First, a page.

I’ve been at VICE Canada for a minute now, and I’ve watched this company grow in leaps and bounds. The quality and relevance of our editorial output is unparallelled in Canada, and on top of that we just launched a TV channel. Any way you cut it, it’s cool as hell to work here.
And I believe that we need a union.
There’s a few things that we don’t talk about in the office. One of them is money. So here’s my deal: I make less than $40,000 annually, even with a raise after my first year of work. I also live in one of the most expensive cities in Canada. It’s tough. With a 10 percent raise after my second year at VICE, I would still make less than a starting employee in the unionized US office, which guarantees every editorial employee a starting salary of $45,000.
I know that I am not alone in this. I also know that salaries are not the issue for everybody. Others would like more vacation time, or better benefits. Some would simply like some protection in the case of disciplinary action by management. Employees talk about these things when nobody in charge is listening.
The reality is that we’re not a startup, not anymore. We’re a company that is valued in the billions of dollars and attracts multi-million dollar investments. We’re not all in our twenties anymore, either. People are trying to raise families here. And the fact of the matter is, we also make this company what it is. Our work, our stories, our time, ourselves—that’s what makes VICE a powerhouse.
There’s a contradiction here. On the one hand, VICE encourages us to follow our intuition. We have the freedom to pursue the stories we want, and tell them in the way that we want. Even if our friends at other media publications in Toronto can say that they make more money, or have better benefits, we have something that they don’t: freedom. Individual freedom. Institutional freedom. We go where others don’t even think to.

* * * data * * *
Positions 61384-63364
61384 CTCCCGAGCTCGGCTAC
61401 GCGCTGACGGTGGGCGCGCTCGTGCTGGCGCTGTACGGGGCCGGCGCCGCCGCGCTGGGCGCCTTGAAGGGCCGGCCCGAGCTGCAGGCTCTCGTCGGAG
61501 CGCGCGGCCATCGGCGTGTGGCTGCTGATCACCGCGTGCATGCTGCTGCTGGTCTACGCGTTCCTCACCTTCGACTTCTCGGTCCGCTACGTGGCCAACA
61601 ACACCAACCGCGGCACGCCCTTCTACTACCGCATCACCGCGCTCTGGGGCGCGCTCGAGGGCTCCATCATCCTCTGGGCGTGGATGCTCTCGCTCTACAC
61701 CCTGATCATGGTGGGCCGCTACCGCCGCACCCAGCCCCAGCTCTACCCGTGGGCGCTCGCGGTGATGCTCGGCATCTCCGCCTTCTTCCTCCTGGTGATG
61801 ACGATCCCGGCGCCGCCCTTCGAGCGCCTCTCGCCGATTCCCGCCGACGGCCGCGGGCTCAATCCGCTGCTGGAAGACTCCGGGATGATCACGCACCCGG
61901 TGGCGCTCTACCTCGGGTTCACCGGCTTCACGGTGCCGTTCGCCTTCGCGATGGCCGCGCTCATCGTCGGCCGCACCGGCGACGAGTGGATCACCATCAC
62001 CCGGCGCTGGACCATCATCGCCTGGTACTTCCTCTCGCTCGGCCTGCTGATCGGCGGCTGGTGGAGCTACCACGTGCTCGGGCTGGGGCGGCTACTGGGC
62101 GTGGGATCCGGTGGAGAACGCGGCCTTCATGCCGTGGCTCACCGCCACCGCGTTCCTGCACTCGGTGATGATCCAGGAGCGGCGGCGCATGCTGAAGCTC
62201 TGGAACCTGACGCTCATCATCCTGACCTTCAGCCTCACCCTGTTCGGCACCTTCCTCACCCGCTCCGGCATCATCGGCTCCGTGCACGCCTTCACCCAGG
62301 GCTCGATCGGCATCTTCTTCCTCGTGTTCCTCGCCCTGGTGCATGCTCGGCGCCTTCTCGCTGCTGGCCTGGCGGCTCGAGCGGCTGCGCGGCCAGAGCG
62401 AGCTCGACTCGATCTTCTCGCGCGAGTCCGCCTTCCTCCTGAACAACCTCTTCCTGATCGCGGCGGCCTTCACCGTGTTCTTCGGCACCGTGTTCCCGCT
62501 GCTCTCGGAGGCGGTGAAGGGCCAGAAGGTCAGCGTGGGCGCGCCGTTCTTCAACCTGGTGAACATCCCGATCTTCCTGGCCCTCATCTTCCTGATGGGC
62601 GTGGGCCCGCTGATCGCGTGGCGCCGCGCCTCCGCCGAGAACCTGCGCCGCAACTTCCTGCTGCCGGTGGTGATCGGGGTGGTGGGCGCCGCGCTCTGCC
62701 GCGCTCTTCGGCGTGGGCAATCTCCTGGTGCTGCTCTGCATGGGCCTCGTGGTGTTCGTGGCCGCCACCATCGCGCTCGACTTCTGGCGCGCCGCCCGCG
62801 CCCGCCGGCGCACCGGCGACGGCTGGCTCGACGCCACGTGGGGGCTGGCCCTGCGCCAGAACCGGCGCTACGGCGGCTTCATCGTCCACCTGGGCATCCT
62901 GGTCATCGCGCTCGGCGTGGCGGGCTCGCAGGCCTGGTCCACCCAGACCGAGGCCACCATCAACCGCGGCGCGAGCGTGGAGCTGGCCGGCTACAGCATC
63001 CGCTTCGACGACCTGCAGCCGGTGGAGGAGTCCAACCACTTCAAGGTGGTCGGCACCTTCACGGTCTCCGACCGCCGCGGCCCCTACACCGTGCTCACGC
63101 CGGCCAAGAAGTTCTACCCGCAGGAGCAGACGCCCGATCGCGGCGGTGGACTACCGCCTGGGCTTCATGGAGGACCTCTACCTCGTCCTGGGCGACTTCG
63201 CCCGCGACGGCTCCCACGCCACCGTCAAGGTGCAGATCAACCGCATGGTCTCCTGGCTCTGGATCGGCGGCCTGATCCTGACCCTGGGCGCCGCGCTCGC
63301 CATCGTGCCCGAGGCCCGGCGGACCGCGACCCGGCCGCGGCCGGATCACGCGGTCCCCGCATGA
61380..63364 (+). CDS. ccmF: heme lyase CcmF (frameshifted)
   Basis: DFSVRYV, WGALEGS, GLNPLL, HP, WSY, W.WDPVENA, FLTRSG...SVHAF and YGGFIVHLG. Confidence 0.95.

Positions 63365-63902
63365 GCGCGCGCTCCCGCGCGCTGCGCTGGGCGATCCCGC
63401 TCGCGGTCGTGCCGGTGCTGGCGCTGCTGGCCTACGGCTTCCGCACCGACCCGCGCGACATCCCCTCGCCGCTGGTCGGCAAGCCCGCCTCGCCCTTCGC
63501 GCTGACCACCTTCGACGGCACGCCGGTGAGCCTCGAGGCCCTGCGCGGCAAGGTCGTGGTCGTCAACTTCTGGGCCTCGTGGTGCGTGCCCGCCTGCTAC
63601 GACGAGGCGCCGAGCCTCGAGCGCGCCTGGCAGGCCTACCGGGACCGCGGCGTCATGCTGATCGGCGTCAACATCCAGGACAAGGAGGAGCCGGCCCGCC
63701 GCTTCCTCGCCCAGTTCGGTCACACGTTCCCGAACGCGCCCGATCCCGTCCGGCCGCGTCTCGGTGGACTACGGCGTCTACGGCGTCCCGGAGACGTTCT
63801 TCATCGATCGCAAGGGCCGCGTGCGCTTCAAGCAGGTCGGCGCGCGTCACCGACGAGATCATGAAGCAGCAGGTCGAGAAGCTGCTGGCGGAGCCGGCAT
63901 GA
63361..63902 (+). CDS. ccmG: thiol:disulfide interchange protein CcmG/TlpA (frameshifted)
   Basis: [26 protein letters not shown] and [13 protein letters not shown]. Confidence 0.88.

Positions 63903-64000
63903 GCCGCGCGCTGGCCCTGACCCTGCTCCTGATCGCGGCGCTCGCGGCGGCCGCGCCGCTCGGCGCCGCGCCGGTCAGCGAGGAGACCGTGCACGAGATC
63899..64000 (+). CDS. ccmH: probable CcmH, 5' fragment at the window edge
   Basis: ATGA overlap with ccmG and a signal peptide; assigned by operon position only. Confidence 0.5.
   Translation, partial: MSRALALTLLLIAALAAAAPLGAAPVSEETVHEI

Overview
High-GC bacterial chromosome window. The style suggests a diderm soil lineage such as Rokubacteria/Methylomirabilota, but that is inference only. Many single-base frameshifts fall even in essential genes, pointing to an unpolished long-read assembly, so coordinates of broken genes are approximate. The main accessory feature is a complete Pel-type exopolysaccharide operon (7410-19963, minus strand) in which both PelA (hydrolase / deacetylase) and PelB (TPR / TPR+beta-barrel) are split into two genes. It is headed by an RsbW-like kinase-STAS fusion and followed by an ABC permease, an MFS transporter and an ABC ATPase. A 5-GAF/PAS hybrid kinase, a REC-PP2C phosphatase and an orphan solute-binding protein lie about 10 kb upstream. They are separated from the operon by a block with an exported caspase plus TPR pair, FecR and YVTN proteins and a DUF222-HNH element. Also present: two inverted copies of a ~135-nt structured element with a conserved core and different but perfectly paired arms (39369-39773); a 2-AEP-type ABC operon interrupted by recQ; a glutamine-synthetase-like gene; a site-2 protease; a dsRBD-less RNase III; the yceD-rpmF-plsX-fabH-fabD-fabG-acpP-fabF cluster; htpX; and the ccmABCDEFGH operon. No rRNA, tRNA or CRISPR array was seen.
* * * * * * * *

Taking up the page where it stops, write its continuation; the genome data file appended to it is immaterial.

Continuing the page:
But despite VICE trading on individual employees’ talents, skills, and finely-tuned spidey senses, we don’t often see a return in a material sense. It’s not crass or uncouth to desire this. It’s just living in the real world.
So, what would a union do to remedy this? Well, look at what’s happened in other digital media workplaces that have arrived at a collective agreement. The VICE US office is paying starting employees $45,000 a year with a guarantee of a 29 percent increase over three years. Over at Gawker it’s even better: $50,000 starting salary. And that’s all in US dollars, buds.
A union is just a group of employees working together. That’s it. It’s a tool for people to represent their interests in an actionable way. Unfortunately, the priorities of management (to do good things for the company) and employees (to make rent) don’t always align. With a union, these interests can come together around a bargaining table for a respectful and productive discussion on how to make working here better, and with a real way to make both of those things happen.
I love working at VICE. I don’t just feel productive and satisfied, I feel personally edified. I am able to follow my heart’s desires and goddamnit, that is precious in this world. So, why do I want a union?
Because I want to be able to keep doing that for a very long time.